I went to sleep, reminding myself that I was lucky. Reminding myself that this wasn’t out of the ordinary. It was…understandable. Normal. Commonplace. To be expected.
My friend approached me the next day and said, “I don’t think it’s going to work between the two of you.” She was both my friend and his, and it was because of her that we knew each other. I looked at her quizzically, wondering what she was insinuating. This diction implied that something was beginning in our relationship, that we both consented to advancing our friendship, that we wanted something more and it unfortunately went wrong. I couldn’t remember these feelings in me. I couldn’t recall ever having thought this way. I could only remember the door bouncing back towards my face, and my clammy hands that gripped onto one another thinking about what may have been.
She told me, “He doesn’t think anything is going to work between you two.” He said he thought that he didn’t want to start anything with me.
Start anything? I thought. I had no agency in this discussion. I didn’t even have agency in ending a budding relationship that I didn’t even know was beginning. I was never interested. I felt rebuked for dismissing his advances, because he was interested and despite my best efforts, his feelings were hurt.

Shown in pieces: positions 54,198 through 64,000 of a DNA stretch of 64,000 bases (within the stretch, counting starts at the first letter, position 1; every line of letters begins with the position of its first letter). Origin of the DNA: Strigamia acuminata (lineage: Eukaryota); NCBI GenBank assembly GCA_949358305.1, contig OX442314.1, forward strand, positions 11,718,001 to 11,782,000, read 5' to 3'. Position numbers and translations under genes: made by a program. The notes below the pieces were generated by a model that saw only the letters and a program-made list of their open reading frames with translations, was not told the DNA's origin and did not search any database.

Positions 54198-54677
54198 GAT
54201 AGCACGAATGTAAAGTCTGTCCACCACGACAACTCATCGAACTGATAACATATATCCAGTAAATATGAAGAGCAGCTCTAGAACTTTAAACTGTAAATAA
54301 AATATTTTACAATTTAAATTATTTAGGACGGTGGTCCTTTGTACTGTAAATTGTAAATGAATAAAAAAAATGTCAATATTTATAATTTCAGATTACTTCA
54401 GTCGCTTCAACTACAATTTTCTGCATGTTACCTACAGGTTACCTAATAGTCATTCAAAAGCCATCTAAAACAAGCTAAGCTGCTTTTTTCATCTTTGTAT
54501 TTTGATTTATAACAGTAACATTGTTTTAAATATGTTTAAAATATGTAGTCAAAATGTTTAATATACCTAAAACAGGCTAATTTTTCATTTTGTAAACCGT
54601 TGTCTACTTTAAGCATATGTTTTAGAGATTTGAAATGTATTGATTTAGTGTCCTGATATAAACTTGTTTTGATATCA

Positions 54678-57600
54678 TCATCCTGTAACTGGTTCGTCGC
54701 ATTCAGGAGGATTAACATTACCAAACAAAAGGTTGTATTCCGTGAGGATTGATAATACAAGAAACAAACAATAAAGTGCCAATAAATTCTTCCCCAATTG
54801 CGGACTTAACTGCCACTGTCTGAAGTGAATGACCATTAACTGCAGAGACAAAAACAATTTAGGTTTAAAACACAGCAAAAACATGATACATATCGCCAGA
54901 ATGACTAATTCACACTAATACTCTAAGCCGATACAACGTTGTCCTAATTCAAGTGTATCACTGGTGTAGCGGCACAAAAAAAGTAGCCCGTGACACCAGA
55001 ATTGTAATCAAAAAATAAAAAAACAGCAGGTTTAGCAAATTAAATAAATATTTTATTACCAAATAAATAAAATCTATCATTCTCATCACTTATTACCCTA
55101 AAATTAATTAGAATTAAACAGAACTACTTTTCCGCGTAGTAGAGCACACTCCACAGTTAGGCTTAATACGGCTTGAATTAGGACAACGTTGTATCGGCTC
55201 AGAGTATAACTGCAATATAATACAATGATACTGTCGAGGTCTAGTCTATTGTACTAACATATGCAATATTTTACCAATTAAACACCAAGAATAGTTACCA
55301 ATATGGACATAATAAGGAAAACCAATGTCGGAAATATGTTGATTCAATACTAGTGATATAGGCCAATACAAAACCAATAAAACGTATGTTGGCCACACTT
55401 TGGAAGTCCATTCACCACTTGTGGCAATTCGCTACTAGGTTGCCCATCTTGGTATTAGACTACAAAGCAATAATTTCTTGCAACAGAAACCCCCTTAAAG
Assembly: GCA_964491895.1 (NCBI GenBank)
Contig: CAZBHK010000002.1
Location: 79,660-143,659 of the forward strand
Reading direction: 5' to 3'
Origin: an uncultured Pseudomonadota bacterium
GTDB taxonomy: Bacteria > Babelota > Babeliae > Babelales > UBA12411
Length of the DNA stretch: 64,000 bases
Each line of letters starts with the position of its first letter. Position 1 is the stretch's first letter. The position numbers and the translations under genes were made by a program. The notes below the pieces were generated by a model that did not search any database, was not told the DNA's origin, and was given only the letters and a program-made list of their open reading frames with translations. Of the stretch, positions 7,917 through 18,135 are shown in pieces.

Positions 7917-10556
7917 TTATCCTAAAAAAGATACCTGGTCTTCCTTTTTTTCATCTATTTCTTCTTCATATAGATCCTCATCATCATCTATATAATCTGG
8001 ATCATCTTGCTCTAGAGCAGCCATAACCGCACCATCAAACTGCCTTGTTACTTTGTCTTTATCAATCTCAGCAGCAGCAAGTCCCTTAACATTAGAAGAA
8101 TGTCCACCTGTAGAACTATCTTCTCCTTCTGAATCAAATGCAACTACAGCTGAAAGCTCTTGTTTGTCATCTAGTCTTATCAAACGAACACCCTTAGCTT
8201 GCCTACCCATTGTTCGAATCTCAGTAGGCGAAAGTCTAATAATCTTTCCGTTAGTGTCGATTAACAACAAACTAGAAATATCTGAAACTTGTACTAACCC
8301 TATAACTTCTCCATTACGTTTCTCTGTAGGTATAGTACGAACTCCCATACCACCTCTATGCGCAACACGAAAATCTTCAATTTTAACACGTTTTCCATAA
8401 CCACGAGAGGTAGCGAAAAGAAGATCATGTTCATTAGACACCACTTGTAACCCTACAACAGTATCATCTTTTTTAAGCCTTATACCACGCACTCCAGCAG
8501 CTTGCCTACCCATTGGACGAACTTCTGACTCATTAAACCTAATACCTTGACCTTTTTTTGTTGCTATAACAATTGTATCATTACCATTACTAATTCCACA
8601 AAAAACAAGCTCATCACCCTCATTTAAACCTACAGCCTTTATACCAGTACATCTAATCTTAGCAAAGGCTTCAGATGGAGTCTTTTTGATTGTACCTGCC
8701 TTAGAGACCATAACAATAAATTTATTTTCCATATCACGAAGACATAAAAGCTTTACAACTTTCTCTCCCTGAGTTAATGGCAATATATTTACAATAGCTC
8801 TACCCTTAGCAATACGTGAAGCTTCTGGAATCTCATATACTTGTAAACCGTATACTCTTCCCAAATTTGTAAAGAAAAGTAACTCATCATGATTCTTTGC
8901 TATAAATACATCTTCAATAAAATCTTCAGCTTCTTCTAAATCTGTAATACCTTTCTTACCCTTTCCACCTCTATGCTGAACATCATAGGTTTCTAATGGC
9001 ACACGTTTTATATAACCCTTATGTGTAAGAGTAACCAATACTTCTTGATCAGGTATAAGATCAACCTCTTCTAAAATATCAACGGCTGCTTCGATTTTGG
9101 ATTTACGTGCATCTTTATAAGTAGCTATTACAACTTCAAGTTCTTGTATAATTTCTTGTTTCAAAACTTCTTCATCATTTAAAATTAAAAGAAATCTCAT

“I’m sorry,” I told my friend. “I didn’t mean to make anything of it.” I explained the night to her in the best words I could find without creating a Lifetime movie in my head. I mean, nothing happened, I reminded her with nervous laughter and a quiet, lying smile.
She nodded and said, “That’s how he is sometimes. Just ignore it. It probably won’t happen again.”
“Of course,” I said. “I’ll think nothing of it.”
And I didn’t think about it. I didn’t think about when, a year later, I talked to women about their situations and they cried to me about unwanted advances, or how they were afraid to use the word rape. I didn’t think about it that night when my mouth gaped open upon hearing of Brock Turner’s diminutive and insulting six-month sentence for rape.
I didn’t want to think about it because it could have been me. It could’ve been – and still could be – any of us. And that thought scares me, and makes me want to cower in the dark corners of our society so I won’t be targeted, so I won’t be hurt. But the dark can’t help us either. It’s one of the ingredients for these situations, a recipe that calls for alcohol, short skirts, late nights and dark rooms. I didn’t want to think about my own small, child-like incident in comparison to these court cases, these girls’ tears and these women’s screams. Nothing happened to me.
I might be making this up for attention. I might be too dramatic. I might be overthinking the entire night because nothing really happened. It’s really not a big deal. I should just pay more attention next time, be better, be more aware, be less drunk, be less trusting, be more vigilant.
Because, I mean, nothing happened.
But something did, didn’t it?